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Historical outcomes of pediatric hematopoietic stem cell transplantation patients requiring critical care
03 August 2014
30 October 2014
28 July 2015 (online)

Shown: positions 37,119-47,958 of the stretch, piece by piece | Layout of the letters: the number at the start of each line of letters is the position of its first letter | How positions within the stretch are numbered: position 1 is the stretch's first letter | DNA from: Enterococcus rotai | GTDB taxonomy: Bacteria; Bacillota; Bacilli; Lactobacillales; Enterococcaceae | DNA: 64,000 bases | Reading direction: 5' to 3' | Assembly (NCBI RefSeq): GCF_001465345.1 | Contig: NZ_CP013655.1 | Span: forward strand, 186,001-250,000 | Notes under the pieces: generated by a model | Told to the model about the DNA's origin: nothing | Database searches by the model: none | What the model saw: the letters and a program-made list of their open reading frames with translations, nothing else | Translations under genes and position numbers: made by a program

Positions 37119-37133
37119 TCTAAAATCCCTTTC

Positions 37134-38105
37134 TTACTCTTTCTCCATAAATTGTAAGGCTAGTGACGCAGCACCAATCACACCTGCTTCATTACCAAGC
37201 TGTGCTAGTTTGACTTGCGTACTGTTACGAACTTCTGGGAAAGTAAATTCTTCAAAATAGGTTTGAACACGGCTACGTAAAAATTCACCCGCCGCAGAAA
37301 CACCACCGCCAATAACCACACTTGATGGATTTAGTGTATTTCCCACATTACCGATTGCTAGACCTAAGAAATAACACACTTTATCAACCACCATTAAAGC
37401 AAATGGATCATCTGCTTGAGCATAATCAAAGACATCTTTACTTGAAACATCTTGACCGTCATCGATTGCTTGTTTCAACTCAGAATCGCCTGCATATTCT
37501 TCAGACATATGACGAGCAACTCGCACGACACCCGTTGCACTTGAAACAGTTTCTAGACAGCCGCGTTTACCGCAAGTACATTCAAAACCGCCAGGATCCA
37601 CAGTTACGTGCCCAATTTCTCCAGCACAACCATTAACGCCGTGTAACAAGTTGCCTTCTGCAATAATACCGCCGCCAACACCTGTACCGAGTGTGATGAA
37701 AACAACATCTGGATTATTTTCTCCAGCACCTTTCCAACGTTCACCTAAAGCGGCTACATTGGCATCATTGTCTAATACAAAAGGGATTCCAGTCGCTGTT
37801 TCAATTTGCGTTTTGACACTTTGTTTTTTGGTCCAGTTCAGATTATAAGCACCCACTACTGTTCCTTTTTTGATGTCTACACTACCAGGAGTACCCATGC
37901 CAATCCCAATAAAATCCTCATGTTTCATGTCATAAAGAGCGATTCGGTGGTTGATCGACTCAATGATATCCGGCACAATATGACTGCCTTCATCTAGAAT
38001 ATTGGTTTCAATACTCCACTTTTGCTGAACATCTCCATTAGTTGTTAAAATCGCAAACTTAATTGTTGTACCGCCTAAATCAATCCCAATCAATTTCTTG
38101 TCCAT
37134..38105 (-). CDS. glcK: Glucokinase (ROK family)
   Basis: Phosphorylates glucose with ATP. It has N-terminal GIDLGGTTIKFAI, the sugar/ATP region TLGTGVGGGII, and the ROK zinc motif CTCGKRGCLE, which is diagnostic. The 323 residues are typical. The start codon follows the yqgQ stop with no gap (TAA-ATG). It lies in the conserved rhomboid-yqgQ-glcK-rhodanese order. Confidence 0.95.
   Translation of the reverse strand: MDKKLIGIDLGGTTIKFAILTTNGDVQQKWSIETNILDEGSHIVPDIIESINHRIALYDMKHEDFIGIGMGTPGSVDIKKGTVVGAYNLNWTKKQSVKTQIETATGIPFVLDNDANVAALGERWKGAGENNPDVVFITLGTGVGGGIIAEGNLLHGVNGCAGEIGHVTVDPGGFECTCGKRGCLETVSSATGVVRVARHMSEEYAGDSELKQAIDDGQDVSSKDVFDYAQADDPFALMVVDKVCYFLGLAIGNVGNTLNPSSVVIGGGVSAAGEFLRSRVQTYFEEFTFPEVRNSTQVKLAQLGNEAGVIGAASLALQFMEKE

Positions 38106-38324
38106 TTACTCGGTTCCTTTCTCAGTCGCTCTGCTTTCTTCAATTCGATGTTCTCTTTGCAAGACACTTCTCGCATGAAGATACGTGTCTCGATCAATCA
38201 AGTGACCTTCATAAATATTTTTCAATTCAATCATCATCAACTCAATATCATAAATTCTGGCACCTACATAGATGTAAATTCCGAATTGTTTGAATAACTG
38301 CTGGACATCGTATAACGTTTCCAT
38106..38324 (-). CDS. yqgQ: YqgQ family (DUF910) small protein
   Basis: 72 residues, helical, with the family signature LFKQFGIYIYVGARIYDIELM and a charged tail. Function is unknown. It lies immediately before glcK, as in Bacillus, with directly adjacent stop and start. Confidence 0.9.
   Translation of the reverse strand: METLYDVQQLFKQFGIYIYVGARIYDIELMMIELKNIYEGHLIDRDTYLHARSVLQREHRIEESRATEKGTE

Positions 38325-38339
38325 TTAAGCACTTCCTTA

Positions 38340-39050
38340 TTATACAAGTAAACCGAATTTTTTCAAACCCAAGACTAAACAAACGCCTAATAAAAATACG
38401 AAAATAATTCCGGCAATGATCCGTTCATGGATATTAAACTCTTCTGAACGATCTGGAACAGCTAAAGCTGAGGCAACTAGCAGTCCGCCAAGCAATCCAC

Hematopoietic stem cell transplantation (HSCT) is being used to treat numerous malignant and non-malignant medical conditions in pediatric patients, but frequently is associated with severe medical complications. We review the outcomes of HSCT patients who developed complications requiring pediatric intensive care unit (PICU) care. The earliest reported patient cohorts, who were transplanted prior to 1990, had high PICU mortality rates, exceeding 80%. Patients transplanted from the 1980s–1990s varied more widely in mortality rates, with mortalities of 56–88% reported for mechanically ventilated patients and rates of 44–50% reported for studies including both mechanically ventilated and non-mechanically ventilated patients in PICU. The patient group transplanted from the 1990s to the early 2000s had reported mortalities of 46–60%. For patients transplanted after 2000, mortality rates were reported ranging from 37–69%. Two centers reported a significant improvement in mortality over time at their centers, although other institutions did not find similar changes. Factors associated with increased mortality included the need for mechanical ventilation, pulmonary pathology as a cause for intubation, severity of lung disease, multiorgan failure, and severe graft versus host disease. The Pediatric Risk of Mortality scoring system has not been consistently predictive of mortality; the modified Oncological Pediatric Risk of Mortality system was more predictive of mortality in several studies. Overall, the mortality of pediatric HSCT patients requiring PICU care has decreased, but remains substantial. Further study is needed to define clinical factors that affect outcome, so that treatments might be modified to improve survival.